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The regulatory framework driving energy efficiency

Investing in energy efficiency improvements is often a strong business case for private enterprises, the environment and for society.
17 December 2020

Energy efficiency is an essential part of any governmental strategy to guarantee sustainable economic growth. Denmark is a showcase for energy efficiency policies and instruments that can contribute to enhancing security of energy supply, to boosting competitiveness and welfare, and to reducing the environmental footprint of energy systems all over the world.

Efficient use of scarce resources such as energy

Energy efficiency will be an essential part of the green transition globally. This is also the case for the Danish energy system’s transition. Energy efficiency improvements  will reduce the need for investments in new renewable energy capacity and energy infrastructure, as well as reducing the space required for new wind turbines and solar panels, thereby minimising the costs for society. Furthermore, energy efficiency improvements in the industrial sector (e.g. by minimising and utilising waste heat from industrial processes) may contribute substantially to the abatement of greenhouse

Energy policies in Denmark

Like all nations, energy efficiency policy in Denmark has been driven by a range of considerations over the years. Earlier, energy independence and national security of supply was a decisive factor, while greenhouse gas abatement and cost optimisation are currently in focus. More than 40 years of active energy efficiency policies in Denmark prove that decoupling economic growth from an increase in energy consumption is possible and that it is still possible to harvest low hanging fruits from conducting energy efficiency improvements. In industry, energy intensity has been reduced by more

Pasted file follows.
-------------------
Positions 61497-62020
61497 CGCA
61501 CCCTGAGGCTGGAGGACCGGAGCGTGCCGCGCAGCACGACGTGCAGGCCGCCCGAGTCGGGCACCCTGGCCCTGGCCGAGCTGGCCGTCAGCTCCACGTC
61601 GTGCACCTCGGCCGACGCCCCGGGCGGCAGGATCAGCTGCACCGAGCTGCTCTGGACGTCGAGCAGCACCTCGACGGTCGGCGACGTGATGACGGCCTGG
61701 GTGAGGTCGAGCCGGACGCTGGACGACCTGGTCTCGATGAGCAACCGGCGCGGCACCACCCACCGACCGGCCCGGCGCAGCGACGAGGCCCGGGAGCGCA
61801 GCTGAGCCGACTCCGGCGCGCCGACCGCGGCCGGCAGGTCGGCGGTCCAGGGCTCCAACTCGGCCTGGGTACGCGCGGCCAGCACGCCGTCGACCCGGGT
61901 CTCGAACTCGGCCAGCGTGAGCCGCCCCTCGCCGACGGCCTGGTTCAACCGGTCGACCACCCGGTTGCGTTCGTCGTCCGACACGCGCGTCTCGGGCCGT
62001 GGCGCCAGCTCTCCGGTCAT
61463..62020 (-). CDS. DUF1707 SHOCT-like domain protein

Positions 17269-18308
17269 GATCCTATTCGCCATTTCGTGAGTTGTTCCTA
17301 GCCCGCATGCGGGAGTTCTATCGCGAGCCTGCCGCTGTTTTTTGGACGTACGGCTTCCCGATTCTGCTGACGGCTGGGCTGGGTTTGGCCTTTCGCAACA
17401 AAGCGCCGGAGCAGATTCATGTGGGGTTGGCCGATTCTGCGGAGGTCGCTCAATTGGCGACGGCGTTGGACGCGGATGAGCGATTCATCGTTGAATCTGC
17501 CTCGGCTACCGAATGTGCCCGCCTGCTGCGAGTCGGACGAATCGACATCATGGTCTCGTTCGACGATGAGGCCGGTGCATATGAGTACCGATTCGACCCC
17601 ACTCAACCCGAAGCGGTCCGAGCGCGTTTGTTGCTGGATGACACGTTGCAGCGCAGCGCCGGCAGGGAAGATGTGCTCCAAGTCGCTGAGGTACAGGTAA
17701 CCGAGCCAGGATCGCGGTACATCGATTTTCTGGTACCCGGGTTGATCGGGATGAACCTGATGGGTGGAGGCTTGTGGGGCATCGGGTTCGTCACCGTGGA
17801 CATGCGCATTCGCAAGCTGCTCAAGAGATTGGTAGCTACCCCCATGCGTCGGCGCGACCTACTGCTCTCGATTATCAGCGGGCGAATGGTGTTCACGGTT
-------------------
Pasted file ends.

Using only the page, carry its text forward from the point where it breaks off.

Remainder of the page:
than 60 per cent since 1975. High energy efficiency in production and operations enables a lower marginal cost, which supports the competitiveness of industries.

Different instruments and one shared goal

Energy efficiency policy can be divided into three different types of instruments.

  1. Normative: Rules and regulations such as “Obligatory Energy Audits for Large Energy Users”
  2. Informative: Guidelines and advice such as
  3. Economic: Subsidies, tax deductions such as the “Energy Efficiency Obligation Scheme” or the “Voluntary Agreement Scheme for Energy Intensive Industry”.

An important lesson learned from the case of Danish energy efficiency policies is that a multipronged effort, with several instruments and mechanisms pursuing the same objective, could have the biggest impact in reducing the use of energy.

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This article is part of our publication ‘Sustainable industries’.

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Voluntary agreement scheme for energy intensive Industry

Since 1996, the Danish Energy Agency has entered into agreements regarding the implementation of energy efficiency measures with large, energy-intensive companies in Denmark. To take part in the voluntary scheme, the company agrees to implement energy management and energy efficiency measures in their production. In return, a substantial portion of the energy consumption taxes they pay are reimbursed. The scheme has proven highly
successful in promoting energy efficiency improvements in industry and under the auspices of government-to-government cooperation, Denmark is now exporting best practices and knowledge about how to design a successful industrial mechanism for energy efficiency .

Sharing Denmark’s lessons learned

The Danish Energy Agency has gathered lessons learned for governmental action on energy efficiency in a policy toolkit. Please find the Policy Toolkit for Energy Efficiency in Industries here: Globalcooperation/ee_in_industries_toolkit.pdf 

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